On the surface, it probably looks like old Jim the Realtor really made out nicely. He round-tripped his listing (represented both the sellers and buyers) on Los Robles, and knowing he’s a full service guy, that must have been a six-figure payday!

Not so fast.

We had a major malfunction with the appraiser.

He was a staff appraiser for BofA, which is one of the most conservative places to get a mortgage. He wandered around the house aimlessly, and took 2x as long as a normal appraiser would take.

Our contracted price was in the $2,800,000s, and he appraised it for $2,635,000.

He used five sales that all pointed to a value in the $2,800,000s, plus one other – the house across the street that I sold for $2,150,000 in December. It was 26% smaller and a total gut job, and it had multiple full-price cash offers on it in the first 1-2 days on the market. Clearly it was an under-value sale, especially when my sale on El Arbol one block away that closed for $2,440,000 was also used.

The official appraisal guidelines state that recent sales should be similar in size:

His one bad comp was 26% smaller than the subject property, and was unsimilar in every way. But the other infuriating thing he did was omitting a similar comp that had just closed escrow!

While the allure of representing both sellers and buyers looks appealing when considering the potential commission, it comes with added responsibilities of having to represent the best interests of each party independently. Many agents refuse to do dual agency because they can’t wrap their head around how to accomplish it.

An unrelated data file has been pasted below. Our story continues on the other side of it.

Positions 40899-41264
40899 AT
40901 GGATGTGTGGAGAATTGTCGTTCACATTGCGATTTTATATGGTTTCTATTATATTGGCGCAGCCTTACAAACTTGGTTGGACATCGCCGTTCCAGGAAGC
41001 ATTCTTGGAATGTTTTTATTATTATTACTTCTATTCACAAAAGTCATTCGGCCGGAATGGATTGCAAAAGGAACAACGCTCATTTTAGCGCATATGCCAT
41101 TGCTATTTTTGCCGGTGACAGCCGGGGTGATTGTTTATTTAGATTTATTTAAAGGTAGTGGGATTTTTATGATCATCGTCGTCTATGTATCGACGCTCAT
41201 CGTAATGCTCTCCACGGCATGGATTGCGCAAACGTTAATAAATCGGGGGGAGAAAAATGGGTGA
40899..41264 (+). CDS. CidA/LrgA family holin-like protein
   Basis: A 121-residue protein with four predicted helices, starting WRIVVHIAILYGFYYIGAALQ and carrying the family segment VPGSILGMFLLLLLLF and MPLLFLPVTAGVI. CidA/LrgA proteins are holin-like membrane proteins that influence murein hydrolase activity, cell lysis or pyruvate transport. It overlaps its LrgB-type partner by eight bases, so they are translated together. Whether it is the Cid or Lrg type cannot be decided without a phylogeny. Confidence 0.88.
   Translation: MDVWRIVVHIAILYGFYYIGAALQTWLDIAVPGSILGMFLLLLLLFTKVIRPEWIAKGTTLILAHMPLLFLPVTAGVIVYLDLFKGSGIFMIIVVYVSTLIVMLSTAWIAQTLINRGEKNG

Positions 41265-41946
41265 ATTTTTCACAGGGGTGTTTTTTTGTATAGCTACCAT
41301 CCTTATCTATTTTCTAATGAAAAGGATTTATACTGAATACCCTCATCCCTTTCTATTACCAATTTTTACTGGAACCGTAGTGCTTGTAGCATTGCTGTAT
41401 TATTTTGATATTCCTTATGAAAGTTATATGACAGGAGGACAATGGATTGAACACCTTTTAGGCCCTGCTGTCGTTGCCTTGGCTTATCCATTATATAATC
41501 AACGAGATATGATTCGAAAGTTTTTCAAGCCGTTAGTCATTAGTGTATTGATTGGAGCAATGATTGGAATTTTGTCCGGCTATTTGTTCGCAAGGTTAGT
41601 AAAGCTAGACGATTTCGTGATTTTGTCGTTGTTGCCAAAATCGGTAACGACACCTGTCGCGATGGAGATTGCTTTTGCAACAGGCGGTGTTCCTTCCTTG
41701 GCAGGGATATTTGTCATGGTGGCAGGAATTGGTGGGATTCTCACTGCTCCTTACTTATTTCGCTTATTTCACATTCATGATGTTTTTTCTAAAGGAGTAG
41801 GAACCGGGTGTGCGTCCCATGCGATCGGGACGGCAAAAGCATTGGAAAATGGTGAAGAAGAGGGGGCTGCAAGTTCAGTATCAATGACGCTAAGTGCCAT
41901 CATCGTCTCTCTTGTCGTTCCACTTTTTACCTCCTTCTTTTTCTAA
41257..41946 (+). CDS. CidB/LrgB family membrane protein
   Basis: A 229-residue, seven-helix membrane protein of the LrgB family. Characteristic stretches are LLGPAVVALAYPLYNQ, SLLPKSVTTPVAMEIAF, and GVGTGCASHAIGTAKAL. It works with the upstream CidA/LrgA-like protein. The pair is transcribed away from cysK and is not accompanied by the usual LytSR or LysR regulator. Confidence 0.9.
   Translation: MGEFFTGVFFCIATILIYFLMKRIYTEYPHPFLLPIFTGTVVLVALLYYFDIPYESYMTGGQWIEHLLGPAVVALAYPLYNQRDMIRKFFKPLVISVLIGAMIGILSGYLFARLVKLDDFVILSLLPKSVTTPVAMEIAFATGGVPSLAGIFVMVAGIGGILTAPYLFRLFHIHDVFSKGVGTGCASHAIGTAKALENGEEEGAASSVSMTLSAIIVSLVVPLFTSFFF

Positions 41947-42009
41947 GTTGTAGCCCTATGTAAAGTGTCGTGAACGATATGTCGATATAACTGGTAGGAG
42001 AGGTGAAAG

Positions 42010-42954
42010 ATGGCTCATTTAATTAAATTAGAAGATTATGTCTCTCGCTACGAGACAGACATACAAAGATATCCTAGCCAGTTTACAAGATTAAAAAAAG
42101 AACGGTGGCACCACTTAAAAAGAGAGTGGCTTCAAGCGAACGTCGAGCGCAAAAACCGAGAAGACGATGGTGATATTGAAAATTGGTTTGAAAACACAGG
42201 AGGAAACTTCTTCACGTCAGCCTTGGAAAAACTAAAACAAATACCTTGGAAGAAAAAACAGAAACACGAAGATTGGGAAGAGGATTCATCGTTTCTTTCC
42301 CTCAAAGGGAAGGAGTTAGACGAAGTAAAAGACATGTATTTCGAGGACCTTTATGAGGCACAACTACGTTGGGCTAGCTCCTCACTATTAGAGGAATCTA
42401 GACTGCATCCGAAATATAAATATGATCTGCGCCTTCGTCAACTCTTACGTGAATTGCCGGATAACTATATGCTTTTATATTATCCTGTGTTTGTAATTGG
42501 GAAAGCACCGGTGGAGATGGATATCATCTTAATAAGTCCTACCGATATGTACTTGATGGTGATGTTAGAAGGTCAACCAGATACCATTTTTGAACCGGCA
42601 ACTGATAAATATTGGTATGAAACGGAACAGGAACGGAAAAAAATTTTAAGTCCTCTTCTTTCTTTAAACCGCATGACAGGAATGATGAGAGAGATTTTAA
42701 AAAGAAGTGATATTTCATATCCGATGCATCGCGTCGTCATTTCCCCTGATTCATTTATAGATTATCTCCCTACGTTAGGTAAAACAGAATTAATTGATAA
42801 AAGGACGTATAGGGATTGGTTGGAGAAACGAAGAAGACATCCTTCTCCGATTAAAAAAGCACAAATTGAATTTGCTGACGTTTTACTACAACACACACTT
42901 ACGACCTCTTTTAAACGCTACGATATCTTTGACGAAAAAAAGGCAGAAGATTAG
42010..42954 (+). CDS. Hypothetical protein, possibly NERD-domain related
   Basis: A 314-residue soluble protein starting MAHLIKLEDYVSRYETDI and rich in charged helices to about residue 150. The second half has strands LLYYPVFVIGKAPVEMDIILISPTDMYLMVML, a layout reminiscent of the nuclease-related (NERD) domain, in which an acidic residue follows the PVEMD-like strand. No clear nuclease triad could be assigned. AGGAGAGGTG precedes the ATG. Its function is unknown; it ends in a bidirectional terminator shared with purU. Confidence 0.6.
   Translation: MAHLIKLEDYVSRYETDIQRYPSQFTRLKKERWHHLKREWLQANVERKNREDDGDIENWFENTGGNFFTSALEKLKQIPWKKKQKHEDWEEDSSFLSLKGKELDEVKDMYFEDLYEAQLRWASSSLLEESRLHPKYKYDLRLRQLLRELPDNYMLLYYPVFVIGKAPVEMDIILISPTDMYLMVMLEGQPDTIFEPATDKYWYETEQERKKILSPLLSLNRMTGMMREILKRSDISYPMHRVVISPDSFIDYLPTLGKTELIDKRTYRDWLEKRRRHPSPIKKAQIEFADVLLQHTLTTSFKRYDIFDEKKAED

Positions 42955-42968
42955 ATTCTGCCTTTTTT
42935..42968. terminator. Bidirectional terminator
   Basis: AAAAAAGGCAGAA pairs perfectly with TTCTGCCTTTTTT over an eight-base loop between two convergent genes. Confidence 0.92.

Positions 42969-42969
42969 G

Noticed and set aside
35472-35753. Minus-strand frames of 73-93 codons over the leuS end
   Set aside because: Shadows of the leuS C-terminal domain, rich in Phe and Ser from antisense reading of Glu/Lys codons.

But I’ve done it a lot and it’s simple – when you are speaking to one party, advise them of what’s best for them without divulging anything about the other party. It’s complicated for the agents who can’t stop themselves from verbally vomiting all over everyone they meet, but for the rest of us it is simple.

There is an inherent problem, however. The clients don’t know if they can trust you.

When I brought up to the buyer that the appraisal was flawed and the actual value of the home was much higher, he said, “Help me understand how you are acting in our best interest in this negotiation given the information we have now.”

The sellers weren’t going to sell the house for $2,635,000, so we needed to find some middle ground.

The buyers were willing to come up $70,000, and the sellers came down $75,000.

But there was still a gap.

This went down was when we were in Cusco, Peru having our last dinner together as a family before Natalie went back to work on the Karol G tour. I took the call from the sellers and they expressed their displeasure with everything (when the listing first hit the market, there was a six-hour delay before the photos uploaded – thanks CRMLS; we fumigated the home which killed the goldfish; and while they were all for family vacations, this is a terrible time for us not to be there for them).

When we hung up, the deal was dead.

If there is any hope that a deal can be resuscitated, it needs to happen quickly – within hours. The next morning, I got the buyers to agree to proceed with the purchase if someone else would make up the gap. The sellers said the same thing.

I threw in $70,000, plus paid for the mold repairs.

Donna was incensed and refused to agree. She sent our boss a text to tell him to not do the deal. Compass went along, but refused to take a hit so I had to pay their full fee. Our two daughters – who have had to put up with business getting in the way of family since the beginning – declared that this would be our final vacation together.

Why would I make the deal?

Because I’d have to find another buyer who would shrug off the low appraisal and mold report (the sellers said the readings were within acceptable levels), and pay full price, or close – because all sellers are going to dig in the second time around.

If I got stuck with an unsold listing that needed extra attention, then the two listings I have coming up this month would be impacted too – let alone the other business I’d like to be doing this summer. Plus, Los Robles has the potential of not selling at all.

In the end, nobody is happy, my kids hate me, my wife barely speaks to me, and I did the deal for virtually nothing. Still think this looks easy?

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